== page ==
25 February 2012


It seems like people are always calling this kind of thing "Piece for Prepared Piano," but if you ask me it looks an awful lot like a bunch of surgeons around an operating table.  Is not a piano a living creature?  Is this an operation or an autopsy?  I guess without hearing it you'll just have to conjecture.

16 February 2012

Roberta Sá.

Maybe I’ve talked to you before about the role music plays as a barometer of my emotional well-being. I often love happening upon fresh and unexpected grooves. But there have been months at a time when I had no patience for it. Trying to pick something to listen to stressed me out. You know how an invalid has no appetite? I should have realized something was up with my soul, for what is soul-food if not music? The music I did listen to was old comfort blankeys, for which I don’t mean to discount my deep affection. Staples are important. But it was worrisome that I had no appetite for newness. I mean I could have gone through my whole life without ever hearing Del tha Funkee Homosapien ask “What is a booty, and how will I know if I’m shaking it?” That would have been a very sad consequence of me losing my appetite for musical discovery.

And it still happens from time to time. But I’m hungry again. I’m okay! Brazilian pop. Hip-hop. Steely Dan. Sure, go ahead and suggest me some more. Be adventurous. Let us be adventurous.

Here’s kind of a tangent, but I always come back to jazz, you know? For peace. I mean it’s the land where my musical inquisitiveness sparked into incandescent being, and it’s a wide enough land to sustain a lot of discovery. This is deeply and trustworthily good stuff.

08 February 2012

Gregor Mendel.

Gregor Mendel failed the examinations to become an accredited teacher, so he started doing a bunch of genetic experiments on pea plants.  After observing and recording data on 10,000 plants, he published his results, which allowed him to pinpoint the likelihood that certain traits would be inherited.  No one cared.  He gave up and spent the last 20 years of his life just running the monastery.  I mean understanding genetics and running a monastery are, I think, both valid ways to serve Jesus.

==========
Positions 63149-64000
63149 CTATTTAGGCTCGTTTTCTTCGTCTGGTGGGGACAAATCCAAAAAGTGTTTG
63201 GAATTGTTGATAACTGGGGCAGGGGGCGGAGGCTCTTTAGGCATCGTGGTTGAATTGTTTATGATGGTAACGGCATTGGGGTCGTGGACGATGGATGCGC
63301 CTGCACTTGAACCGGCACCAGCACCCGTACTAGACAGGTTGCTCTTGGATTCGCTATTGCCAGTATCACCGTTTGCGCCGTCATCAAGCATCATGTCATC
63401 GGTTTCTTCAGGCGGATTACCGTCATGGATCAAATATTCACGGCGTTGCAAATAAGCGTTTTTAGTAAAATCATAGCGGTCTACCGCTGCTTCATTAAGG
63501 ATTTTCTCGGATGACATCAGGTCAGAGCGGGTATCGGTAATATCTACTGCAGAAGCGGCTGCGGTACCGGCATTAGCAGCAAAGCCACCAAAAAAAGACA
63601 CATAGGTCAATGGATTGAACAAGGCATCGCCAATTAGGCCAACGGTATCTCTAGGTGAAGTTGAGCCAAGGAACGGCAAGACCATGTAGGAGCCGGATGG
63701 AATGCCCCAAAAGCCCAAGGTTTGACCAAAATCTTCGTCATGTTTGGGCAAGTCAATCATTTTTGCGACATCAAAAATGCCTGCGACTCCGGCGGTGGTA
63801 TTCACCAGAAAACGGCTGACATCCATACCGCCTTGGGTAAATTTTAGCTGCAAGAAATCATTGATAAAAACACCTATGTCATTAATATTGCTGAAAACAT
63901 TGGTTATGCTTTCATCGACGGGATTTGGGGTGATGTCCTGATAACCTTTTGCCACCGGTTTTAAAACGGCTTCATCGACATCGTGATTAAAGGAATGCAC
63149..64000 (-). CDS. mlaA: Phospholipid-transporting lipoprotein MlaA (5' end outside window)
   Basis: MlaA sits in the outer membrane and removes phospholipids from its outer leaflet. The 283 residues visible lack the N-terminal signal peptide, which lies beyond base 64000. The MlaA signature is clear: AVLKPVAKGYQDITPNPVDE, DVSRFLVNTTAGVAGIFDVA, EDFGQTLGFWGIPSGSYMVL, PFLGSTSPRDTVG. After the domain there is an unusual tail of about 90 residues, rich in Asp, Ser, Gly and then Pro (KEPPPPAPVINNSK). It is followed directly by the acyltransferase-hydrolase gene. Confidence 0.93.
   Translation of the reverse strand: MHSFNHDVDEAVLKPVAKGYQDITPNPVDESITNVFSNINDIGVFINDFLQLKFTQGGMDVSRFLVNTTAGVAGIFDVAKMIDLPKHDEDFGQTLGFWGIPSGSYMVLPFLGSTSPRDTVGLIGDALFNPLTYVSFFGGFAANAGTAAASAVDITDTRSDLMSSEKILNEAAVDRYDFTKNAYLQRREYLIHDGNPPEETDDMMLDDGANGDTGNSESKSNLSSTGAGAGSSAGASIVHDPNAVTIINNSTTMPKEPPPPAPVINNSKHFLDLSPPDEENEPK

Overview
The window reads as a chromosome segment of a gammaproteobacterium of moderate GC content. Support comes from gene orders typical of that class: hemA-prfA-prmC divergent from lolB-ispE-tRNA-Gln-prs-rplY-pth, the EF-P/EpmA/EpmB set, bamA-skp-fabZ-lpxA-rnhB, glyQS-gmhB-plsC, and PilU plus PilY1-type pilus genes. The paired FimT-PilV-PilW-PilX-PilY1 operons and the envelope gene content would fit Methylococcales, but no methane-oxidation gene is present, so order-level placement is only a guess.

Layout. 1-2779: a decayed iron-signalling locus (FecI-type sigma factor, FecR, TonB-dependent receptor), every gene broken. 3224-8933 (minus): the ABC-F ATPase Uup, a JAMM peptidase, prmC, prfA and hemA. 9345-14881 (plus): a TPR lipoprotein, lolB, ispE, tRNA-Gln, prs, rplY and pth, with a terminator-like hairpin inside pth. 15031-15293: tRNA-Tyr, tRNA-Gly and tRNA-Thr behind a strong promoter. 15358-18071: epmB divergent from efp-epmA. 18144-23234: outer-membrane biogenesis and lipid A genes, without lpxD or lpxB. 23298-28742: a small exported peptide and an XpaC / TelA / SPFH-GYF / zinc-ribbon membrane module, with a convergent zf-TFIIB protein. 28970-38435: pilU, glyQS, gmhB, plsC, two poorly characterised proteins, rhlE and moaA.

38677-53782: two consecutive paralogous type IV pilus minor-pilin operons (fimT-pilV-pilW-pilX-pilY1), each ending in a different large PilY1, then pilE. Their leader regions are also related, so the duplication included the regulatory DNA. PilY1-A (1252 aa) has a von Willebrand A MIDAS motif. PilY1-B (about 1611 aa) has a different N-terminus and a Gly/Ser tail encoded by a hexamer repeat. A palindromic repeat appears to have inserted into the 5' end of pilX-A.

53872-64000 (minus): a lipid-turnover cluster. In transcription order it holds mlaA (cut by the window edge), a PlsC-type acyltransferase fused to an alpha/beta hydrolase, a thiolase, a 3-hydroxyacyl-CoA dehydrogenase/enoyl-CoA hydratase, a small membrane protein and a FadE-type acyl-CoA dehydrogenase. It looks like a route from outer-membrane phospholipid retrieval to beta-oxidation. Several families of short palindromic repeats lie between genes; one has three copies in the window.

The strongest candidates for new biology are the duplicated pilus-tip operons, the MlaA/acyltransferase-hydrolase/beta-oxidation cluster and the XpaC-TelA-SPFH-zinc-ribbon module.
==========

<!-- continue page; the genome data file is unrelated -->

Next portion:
01 February 2012

She's a mom.

I bought The Miseducation of Lauryn Hill two months ago and finally finished listening to it today. You might say that took a long time. It did. But if you say it took too long, you’re wrong. I don’t know how it happened -- stretching 77 minutes over 64 days seems like a physical impossibility. I think there was magic afoot. Maybe it had something to do with the fact that I would only press play if I knew I had time to at least hear one song the whole way through. Or that I would mainly listen to it walking home from school when it was dark and solitary enough that no one could see the tears streaking my face as I heard “To Zion” for the first time. Somehow, every time I needed to listen to Lauryn Hill for two months, I was listening to something new.

I recognize I came about fourteen years late to the Lauryn Hill party, and I’m sure it must have been incredible to listen to The Miseducation during its zeitgeist. But one of the perks of living a pop culture-ignorant childhood is digging up other people’s old news and singeing your eyebrows on still-burning fires.

So I got to the end of it today and it was kind of sad. I know there is a lot of beautiful hip-hop in the world to encounter, but Lauryn Hill’s not making it. Fourteen years after the whole world, I discovered Lauryn Hill, and I never will again.

I was telling someone recently about how I would kind of rather be in the middle of a book I love than finish it, and she seemed kind of appalled. “You just have to finish things,” she told me. I’m not so sure. She’s probably right, eventually, but it’s not that simple. There’s a great ecstatic holiness in discovery. But there’s also holiness in ripening and cross-pollination and rebirth and even decay. The whole wide project is holy. So I guess in a sense finishes are an illusion. To quote Jorge Drexler: nothing is lost; everything is transformed. I will hear you again, Lauryn.